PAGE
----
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Laforgue, R. (1934). Resistances at the Conclusion of Analytic Treatment. Int. J. Psycho-Anal., 15:419-434.

(1934). International Journal of Psycho-Analysis, 15:419-434

Resistances at the Conclusion of Analytic Treatment

René Laforgue

I propose in this paper to discuss certain aspects of the resistance of the patient during and at the conclusion of psycho-analytic treatment.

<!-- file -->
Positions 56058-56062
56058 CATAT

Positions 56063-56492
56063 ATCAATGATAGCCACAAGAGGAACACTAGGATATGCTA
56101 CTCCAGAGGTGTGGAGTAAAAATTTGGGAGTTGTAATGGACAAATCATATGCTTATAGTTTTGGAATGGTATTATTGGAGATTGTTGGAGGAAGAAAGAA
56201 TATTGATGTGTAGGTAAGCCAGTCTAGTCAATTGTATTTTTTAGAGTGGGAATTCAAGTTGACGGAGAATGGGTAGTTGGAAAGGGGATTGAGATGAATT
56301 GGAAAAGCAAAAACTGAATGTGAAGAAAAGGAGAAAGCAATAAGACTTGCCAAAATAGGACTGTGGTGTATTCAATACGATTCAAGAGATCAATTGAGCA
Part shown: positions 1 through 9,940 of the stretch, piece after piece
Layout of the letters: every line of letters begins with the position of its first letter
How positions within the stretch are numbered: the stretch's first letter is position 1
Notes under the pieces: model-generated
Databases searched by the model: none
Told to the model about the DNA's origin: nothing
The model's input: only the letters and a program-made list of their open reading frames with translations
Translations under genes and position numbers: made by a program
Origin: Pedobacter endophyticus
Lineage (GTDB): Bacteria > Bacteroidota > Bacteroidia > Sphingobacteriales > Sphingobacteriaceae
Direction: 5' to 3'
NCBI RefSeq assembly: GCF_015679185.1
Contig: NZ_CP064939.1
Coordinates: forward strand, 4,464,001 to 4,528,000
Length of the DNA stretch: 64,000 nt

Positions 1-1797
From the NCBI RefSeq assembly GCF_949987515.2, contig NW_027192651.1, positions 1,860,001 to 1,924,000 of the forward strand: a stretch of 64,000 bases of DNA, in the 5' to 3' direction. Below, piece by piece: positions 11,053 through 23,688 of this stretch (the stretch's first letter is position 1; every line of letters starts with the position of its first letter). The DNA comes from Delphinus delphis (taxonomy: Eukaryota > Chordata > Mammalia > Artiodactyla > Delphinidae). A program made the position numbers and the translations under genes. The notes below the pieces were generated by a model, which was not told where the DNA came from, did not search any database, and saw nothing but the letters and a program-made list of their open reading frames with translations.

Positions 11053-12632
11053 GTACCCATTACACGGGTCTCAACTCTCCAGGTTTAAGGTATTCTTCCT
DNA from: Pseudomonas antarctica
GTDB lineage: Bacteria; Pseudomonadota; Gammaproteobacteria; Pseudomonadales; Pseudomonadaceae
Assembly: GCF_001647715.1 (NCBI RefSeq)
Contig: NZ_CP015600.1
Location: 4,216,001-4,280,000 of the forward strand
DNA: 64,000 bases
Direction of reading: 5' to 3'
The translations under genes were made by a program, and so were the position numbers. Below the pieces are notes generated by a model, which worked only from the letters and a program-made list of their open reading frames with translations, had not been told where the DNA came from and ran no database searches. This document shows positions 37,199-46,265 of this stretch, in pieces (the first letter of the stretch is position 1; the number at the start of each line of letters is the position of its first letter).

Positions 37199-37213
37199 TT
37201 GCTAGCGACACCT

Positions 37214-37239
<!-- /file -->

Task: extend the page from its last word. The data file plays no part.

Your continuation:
The patient's resistance to the treatment varies with the psychic structure of his disease. This structure is itself the result of an affective conflict, generally of an infantile character, which has determined some particular struggle between the repressing and repressed impulses of the subject. In our joint work Hesnard and I have already shewn that there exist instinctual impulses which should become part of the normal personality and enter into the subject's activities as a whole, whether sexual or sublimated. At the moment when they arise these impulses are regarded as dangerous and are therefore combated by counter-impulses: they rapidly become unconscious and thus their further development is arrested. It is therefore only natural that they should give rise to trouble in proportion as they tend to become deflected into directions other than normal. As you know, the object of analysis is to enable these repressed impulses to resume the normal course of development which has been interrupted; this can be done only by destroying the obstacles which have been erected by the counter-impulses. Such obstacles, set up in the unconscious, are the work of the super-ego and the ego. These are the two institutions which call into being the defensive armour of resistances, the purpose of which is to hold captive the emotional life of our patients—an armour painful to wear but which, nevertheless, serves, as it were, to protect the subject against himself and to establish a kind of equilibrium within him. When we destroy this armour, designed to shield an affrighted affectivity, we upset this equilibrium and compel the patient to perform an arduous piece of work. It is therefore not surprising that, apart from the weight of inertia, normal in every individual, we have to combat the patient's fear, as well as all those forces which in any human being endeavour to resist a surgical intervention of so radical a nature as analysis.

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